PB: We’ve gone through massive changes in the past: in the way we order our societies, the values we celebrate, the people we give power to… we’re certainly capable of change. I suppose our exception on that will depend on our collective ingenuity and ability to perceive that it’s necessary.
AL: One of the things that struck me about The Windup Girl was in how it was set outside of the United States, and it seems as though it’s part of a larger movement to look beyond America for how the future will look. Why do you think this trend is happening?
PB: We live in a global, massively interconnected world. Maybe even America is noticing that. Maybe the future will be defined in China, or Brazil, or Sierra Leone, or in Ukraine, or in some no-name village that’s about to melt away in the Arctic Circle, or by some jerk in Iowa who lets loose a GMO super weed. I think if you’re going to write good science fiction, awareness and interest in the many, many stories that are happening all the time helps. A single lens on the future, or a single perspective, tends to miss more than it reveals, I think.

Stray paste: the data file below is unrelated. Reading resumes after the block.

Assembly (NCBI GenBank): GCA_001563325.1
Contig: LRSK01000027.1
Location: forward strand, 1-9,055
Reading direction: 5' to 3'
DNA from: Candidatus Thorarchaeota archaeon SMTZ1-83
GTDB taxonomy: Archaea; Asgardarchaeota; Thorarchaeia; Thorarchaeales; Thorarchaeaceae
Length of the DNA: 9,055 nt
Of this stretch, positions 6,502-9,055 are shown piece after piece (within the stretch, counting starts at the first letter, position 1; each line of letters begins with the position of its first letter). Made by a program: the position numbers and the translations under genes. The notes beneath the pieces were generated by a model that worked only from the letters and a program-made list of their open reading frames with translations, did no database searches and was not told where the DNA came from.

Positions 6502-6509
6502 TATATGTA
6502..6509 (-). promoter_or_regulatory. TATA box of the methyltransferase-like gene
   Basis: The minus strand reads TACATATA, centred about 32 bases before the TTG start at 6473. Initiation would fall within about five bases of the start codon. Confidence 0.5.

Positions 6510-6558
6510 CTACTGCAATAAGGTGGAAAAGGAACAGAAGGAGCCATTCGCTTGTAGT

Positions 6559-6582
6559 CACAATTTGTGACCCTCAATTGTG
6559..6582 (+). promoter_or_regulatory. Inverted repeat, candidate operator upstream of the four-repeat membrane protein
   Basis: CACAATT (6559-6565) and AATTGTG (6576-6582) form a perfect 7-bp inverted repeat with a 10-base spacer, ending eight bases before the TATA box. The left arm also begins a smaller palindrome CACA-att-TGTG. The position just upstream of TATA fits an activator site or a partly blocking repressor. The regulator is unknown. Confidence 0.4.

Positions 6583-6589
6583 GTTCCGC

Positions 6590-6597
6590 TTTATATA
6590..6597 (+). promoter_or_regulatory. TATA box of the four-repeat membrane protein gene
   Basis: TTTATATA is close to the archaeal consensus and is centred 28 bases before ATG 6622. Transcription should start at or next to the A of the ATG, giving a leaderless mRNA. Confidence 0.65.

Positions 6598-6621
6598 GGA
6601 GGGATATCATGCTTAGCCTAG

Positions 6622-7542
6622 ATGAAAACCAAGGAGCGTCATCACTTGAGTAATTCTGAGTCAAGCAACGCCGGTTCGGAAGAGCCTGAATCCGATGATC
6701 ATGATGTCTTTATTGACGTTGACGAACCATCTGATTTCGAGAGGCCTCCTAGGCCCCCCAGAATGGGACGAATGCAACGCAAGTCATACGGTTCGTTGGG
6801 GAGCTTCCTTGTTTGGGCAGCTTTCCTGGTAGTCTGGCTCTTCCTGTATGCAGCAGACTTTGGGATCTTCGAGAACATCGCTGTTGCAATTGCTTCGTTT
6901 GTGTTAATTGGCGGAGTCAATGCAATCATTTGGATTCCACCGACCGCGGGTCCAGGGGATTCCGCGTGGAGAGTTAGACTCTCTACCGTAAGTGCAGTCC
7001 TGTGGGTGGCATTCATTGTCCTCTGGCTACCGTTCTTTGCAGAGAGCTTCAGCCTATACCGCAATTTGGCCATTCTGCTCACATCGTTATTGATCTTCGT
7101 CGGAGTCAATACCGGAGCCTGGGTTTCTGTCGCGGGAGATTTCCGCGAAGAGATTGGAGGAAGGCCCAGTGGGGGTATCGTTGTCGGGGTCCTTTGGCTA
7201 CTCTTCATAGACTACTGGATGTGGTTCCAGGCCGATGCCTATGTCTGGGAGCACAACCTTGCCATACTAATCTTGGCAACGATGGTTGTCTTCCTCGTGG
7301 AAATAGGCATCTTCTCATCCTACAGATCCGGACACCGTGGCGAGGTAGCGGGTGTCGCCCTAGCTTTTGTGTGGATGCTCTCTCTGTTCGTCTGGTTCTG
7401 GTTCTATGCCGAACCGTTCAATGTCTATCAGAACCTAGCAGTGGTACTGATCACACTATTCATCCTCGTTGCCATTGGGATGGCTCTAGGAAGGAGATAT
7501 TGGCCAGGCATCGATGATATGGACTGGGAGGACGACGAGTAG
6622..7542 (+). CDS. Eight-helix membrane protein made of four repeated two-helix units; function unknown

AL: A dominant theme in The Windup Girl seems to look at how things will come back to haunt us: the world is the product of 20th/21st century excesses, and how individual’s actions seem to come back to impact everyone else.
PB: I tend to think that our children won’t look back on us kindly. Well, I suppose there are two possibilities: one is that they will recognize that we adults have handed off a world that has been stripped bare of a great deal. The other possibility is that because they’re growing up in an already broken world, they’ll accept it and call it normal. Changing baselines mean that the people of the future might have almost no resentment toward us, because they won’t have a way to compare what they might have had if they hadn’t been ripped off by their ancestors. Now that I think about it, that’s probably the most likely outcome. People will accept terrible circumstances, as long as they don’t have a good basis for comparison with something better.